2. Nobody wants a stressed boss. It’s your job to act as a shield, deflecting the manure dumped upon English teachers by the government, exam boards or, if you’re unlucky (I haven’t been) SLT. Your team want you to be calm and positive, even if inside you are panicking like mad. Serenity is contagious. The pupils in particular pick up on this. It really does matter more than all the initiatives and improvement plans.
  3. Be nice to people. Don’t shout, belittle, publicly admonish or undermine. Hold people to account for poor performance, but do it in a respectful and polite manner.
  4. Have a long memory. Don’t forget what your NQT year was like. You know the one where they gave you the demonic 8X5 period 5 on a Thursday and Friday afternoon. You needed a helpful, considerate and practical HOF. That’s what got you through your first year and help make you the teacher you are now. Never forget that. If you say you have an open door policy, mean it.
  5. Do your homework. You need to read a lot. Educational policy. Amendments to the specification that get hidden away on obscure pages of the exam board’s website. Educational research. The blogs of other HOFs. You may not agree but at least you’ll be reflective and understand the issues that others are worrying about.
  6. Life gets in the way. Sometimes you just have to put your Three Year Plan for world domination on hold. Your staff are real people and, if you want the best from them, you are going to have to be an empathetic and reasonable leader. I’ve led through periods of bereavement, marriage breakdown, serious illnesses, the aftermath of ill-advised drunken behaviour, disputes between staff, malpractice, childcare conundrums and bog-standard stress, anxiety and exhaustion. It’s hard. But you have to be able to manage these kinds of external pressures as a leader.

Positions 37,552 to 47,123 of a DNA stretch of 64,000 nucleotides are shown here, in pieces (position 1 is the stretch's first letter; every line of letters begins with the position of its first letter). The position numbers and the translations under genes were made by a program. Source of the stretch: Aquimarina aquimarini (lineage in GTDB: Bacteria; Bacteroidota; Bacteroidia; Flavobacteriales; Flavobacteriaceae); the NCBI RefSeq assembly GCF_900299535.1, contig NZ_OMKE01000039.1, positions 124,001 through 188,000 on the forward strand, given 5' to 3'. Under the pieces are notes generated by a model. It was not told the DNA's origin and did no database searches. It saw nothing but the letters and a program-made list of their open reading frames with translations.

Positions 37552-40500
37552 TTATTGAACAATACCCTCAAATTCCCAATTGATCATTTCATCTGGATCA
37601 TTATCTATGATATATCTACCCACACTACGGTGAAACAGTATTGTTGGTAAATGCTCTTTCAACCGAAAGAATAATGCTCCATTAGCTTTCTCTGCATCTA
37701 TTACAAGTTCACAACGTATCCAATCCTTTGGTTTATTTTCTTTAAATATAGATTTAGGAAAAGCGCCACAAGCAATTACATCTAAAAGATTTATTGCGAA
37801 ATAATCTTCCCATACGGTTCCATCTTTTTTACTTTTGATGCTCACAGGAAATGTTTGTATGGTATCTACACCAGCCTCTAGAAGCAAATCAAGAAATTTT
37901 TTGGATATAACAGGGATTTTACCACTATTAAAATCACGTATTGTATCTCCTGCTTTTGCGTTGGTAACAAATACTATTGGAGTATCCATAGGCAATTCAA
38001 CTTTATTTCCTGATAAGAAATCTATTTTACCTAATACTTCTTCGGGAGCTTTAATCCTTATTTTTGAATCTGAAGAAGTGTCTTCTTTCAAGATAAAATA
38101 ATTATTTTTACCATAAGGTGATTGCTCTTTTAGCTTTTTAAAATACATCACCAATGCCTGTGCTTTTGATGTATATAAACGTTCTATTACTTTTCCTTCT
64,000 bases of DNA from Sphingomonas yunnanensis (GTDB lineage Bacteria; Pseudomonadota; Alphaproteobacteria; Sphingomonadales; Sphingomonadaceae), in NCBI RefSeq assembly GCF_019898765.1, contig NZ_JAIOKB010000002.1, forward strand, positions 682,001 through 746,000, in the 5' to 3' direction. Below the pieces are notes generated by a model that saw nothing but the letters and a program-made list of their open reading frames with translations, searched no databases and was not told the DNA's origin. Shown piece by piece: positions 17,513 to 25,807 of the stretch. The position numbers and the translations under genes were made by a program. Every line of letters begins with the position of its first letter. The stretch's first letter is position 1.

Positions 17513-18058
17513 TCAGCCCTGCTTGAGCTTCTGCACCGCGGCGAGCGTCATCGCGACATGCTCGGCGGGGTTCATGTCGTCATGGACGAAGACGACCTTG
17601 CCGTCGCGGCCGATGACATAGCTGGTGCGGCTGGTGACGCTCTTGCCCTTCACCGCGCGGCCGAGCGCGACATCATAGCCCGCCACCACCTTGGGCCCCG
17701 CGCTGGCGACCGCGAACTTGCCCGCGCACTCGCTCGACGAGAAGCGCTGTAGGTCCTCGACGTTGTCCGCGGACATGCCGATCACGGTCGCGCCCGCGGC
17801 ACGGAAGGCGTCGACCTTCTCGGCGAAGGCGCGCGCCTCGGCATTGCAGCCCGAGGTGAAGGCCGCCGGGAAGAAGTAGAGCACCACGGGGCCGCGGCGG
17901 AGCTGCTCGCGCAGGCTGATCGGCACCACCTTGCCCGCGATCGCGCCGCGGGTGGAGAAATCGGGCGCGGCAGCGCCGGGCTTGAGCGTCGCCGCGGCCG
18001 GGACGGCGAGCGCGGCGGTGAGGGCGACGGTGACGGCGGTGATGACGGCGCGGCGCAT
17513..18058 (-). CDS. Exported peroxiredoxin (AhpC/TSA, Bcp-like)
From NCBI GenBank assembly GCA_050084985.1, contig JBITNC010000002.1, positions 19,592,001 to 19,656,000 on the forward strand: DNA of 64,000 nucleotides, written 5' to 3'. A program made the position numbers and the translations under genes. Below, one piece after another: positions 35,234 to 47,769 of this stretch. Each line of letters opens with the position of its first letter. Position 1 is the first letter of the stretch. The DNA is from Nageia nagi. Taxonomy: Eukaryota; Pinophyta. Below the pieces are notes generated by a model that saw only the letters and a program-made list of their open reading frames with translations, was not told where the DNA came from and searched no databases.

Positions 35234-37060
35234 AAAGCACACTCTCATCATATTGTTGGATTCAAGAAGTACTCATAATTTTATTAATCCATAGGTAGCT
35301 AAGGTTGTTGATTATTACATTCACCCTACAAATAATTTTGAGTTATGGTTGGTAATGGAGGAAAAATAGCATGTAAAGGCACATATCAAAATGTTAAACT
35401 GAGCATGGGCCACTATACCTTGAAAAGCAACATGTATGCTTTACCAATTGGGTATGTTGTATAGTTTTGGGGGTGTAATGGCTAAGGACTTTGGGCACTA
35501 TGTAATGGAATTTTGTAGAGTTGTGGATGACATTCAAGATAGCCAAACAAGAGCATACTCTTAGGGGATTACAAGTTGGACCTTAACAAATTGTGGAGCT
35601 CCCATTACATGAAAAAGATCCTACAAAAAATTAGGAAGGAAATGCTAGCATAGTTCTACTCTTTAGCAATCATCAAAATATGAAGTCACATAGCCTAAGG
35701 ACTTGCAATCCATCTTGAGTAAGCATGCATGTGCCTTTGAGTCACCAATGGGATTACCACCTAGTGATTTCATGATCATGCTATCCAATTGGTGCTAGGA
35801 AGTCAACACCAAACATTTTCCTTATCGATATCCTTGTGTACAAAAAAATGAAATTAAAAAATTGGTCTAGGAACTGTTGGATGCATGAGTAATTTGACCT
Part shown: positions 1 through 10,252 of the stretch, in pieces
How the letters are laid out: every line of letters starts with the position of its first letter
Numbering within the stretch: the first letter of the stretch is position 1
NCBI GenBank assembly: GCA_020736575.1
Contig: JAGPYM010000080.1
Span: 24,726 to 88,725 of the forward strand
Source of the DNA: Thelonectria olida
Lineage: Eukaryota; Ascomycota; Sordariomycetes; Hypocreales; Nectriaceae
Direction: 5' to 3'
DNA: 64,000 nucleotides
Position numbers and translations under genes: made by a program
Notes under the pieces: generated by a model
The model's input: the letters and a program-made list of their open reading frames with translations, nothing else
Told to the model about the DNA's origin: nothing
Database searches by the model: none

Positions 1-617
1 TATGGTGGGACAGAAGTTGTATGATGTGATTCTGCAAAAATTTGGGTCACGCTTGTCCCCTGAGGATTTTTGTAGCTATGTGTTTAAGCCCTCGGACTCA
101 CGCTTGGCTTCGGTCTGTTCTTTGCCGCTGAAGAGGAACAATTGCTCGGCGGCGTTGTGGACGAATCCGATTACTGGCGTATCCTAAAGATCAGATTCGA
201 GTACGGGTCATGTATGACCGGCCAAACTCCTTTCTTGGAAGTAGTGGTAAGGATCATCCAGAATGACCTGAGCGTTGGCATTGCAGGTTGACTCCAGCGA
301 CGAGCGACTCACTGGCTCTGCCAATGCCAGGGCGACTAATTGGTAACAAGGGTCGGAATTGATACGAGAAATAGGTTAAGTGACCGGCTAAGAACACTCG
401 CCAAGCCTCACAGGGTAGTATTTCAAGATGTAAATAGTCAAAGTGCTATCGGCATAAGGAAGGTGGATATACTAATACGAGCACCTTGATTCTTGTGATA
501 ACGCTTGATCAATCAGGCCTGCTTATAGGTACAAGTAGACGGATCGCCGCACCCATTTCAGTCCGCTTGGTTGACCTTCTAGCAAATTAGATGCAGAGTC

7. Lead by example.  And I mean really lead by example, don’t just say you do. Take more than your fair share of difficult pupils/classes/tasks/duties etc. Being leader gives you the privilege of being able to cherry pick and make your own life easier. Don’t do it.
  8. Have ‘non-negotiables’. Some people don’t like this phrase. It apparently sounds confrontational and lacks connotations of democracy. I believe strongly in collaborative working and on many issues believe that a democratic consensus is the only way forward. But there have to be certain things that you absolutely insist upon, lines in the sand that have to be drawn and re-drawn regularly. Mine are high expectations and levels of challenge for all pupils. Other things can be discussed. These can’t.
  9. Don’t overdo meetings. Length and frequency. Are they essential? If not, don’t have them. Talk to people face-to-face instead. Make time for subject knowledge as well as admin stuff.
  10. Doing stuff is not enough. (I like the internal rhyme in this one, by the way). Some middle leaders seem to think that because they are constantly busy and have huge to-do lists that they are being effective. Before you congratulate yourself for your efforts think: are they having any effect on pupil progress/outcomes? Are they helping or adding to the workload of your team? Are you doing stuff because that’s how we’ve always done it? Of course you’ll need to work hard. But you have to work clever too. This is a key difference between a leader and a manager.